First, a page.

Geomagnetism and Aeronomy

, Volume 50, Issue 3, pp 383-392

First online:

Reconstruction of the Earth’s surface temperature based on data of deep boreholes, global warming in the last millennium, and long-term solar cyclicity. Part 1. Experimental data

  • V. A. DergachevAffiliated withIoffe Physical-Technical Institute, Russian Academy of Sciences
  • , O. M. RaspopovAffiliated withPushkov Institute of Terrestrial Magnetism, Ionosphere, and Radiowave Propagation, St. Petersburg Branch, Russian Academy of Sciences

Rent the article at a discount

Rent now

* Final gross prices may vary according to local VAT.

Get Access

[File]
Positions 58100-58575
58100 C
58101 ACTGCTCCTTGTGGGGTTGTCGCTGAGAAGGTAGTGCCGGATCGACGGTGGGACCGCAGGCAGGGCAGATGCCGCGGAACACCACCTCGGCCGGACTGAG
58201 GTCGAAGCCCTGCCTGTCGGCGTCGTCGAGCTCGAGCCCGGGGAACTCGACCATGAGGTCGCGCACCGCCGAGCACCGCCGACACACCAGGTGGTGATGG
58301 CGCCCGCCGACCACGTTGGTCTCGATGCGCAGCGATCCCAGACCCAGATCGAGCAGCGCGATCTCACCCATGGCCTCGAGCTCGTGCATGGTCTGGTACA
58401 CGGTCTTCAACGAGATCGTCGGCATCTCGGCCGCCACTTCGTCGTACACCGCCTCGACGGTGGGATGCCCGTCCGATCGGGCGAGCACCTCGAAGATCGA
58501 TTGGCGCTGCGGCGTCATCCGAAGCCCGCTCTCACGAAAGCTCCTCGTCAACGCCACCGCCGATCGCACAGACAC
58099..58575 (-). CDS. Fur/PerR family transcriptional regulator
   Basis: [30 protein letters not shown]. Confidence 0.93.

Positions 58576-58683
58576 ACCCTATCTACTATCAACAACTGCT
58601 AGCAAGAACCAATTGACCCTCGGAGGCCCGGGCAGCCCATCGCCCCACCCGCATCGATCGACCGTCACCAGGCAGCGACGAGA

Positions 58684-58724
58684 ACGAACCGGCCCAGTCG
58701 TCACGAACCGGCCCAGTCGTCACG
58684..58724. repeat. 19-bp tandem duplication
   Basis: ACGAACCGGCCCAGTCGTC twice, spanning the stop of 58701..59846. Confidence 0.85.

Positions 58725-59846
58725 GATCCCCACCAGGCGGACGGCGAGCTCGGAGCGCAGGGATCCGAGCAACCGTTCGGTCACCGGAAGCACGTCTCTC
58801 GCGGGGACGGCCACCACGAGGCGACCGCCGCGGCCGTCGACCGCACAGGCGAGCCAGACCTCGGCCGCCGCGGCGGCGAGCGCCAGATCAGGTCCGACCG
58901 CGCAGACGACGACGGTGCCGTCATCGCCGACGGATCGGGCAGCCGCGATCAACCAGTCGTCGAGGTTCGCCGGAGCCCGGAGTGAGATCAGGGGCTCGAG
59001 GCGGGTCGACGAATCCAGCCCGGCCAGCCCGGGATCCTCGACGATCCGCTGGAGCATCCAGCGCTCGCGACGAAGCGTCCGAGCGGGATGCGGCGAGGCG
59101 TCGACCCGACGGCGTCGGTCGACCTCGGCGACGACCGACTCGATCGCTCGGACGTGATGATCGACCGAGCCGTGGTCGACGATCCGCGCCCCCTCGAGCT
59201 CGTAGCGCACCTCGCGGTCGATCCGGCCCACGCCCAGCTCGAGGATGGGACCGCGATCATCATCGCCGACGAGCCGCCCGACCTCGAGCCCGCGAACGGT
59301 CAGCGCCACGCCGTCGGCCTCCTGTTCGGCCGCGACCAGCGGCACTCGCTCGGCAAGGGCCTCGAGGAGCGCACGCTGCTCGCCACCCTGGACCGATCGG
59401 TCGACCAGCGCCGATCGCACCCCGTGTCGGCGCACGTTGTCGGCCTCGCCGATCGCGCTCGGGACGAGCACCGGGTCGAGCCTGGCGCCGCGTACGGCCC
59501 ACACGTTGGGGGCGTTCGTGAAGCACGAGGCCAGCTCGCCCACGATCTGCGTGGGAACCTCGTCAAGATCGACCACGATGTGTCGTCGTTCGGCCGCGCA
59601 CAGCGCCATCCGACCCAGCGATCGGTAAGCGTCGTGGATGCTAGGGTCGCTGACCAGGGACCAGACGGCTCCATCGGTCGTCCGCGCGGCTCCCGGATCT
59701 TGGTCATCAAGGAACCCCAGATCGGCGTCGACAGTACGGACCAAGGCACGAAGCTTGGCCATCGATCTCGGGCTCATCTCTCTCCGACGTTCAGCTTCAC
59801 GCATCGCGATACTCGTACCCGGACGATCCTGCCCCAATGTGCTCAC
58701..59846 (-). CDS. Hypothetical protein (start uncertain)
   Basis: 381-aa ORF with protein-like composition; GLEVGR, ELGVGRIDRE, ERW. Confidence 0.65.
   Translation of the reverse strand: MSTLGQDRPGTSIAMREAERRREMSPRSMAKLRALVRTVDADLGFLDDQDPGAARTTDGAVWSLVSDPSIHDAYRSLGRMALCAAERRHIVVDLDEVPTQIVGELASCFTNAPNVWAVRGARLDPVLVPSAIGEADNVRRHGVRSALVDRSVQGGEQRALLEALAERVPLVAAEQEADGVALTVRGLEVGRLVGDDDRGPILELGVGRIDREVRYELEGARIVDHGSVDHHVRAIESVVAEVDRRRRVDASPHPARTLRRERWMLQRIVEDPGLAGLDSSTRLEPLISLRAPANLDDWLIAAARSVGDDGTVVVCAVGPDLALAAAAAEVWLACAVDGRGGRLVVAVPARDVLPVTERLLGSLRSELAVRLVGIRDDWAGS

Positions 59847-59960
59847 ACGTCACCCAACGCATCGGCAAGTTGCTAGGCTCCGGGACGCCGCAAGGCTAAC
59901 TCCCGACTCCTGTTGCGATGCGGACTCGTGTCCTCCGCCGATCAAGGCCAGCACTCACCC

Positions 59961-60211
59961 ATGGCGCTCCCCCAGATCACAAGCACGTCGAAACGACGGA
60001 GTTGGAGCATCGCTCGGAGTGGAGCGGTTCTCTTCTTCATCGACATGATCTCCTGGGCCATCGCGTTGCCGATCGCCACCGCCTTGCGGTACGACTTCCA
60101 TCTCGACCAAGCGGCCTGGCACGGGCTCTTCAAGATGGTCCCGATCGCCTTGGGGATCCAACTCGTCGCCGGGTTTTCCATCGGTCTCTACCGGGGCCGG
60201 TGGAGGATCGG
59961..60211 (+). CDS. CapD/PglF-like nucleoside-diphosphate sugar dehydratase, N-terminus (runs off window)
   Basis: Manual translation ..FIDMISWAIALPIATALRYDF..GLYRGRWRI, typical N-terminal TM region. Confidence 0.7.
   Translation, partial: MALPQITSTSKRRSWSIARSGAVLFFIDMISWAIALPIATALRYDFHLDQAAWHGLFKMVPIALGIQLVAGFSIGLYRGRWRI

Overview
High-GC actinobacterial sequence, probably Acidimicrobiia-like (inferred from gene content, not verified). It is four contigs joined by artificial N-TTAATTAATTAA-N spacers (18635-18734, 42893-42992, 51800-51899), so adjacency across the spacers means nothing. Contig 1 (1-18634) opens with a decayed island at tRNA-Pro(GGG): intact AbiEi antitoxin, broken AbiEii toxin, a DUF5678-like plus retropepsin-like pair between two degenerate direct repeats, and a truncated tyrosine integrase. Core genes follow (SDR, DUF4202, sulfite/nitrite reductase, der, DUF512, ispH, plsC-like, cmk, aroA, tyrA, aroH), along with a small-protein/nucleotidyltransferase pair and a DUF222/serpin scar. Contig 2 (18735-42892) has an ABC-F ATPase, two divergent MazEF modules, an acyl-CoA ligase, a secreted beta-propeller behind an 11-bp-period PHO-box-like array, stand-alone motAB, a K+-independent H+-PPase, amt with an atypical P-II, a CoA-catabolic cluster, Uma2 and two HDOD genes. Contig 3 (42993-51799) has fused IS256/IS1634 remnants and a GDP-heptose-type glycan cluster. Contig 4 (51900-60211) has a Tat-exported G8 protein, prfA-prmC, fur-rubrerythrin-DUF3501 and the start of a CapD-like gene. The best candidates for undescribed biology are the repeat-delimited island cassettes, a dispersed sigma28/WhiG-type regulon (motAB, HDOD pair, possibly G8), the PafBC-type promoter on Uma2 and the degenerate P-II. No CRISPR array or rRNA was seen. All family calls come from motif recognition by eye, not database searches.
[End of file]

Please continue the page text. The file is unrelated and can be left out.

The most reliable pattern of climate changes is obtained using data of instrumental observations at the network of meteorological stations. However, the series of such data have short timescales (about 150 years). Indirect data from natural archives make it possible to judge specific features of climate changes in the more distant past. In contrast to indirect methods, when data are related to temperature through statistical correlations with air temperature, the borehole geothermal method makes it possible to directly determine the surface air temperature. The reconstructions of the temperature obtained using different indirect data for the Northern Hemisphere have been compared with the surface air temperature reconstructions based on the data of borehole thermometry and solar activity variations, and the possibilities of using the method in order to reconstruct long-term trends in climate changes have been indicated.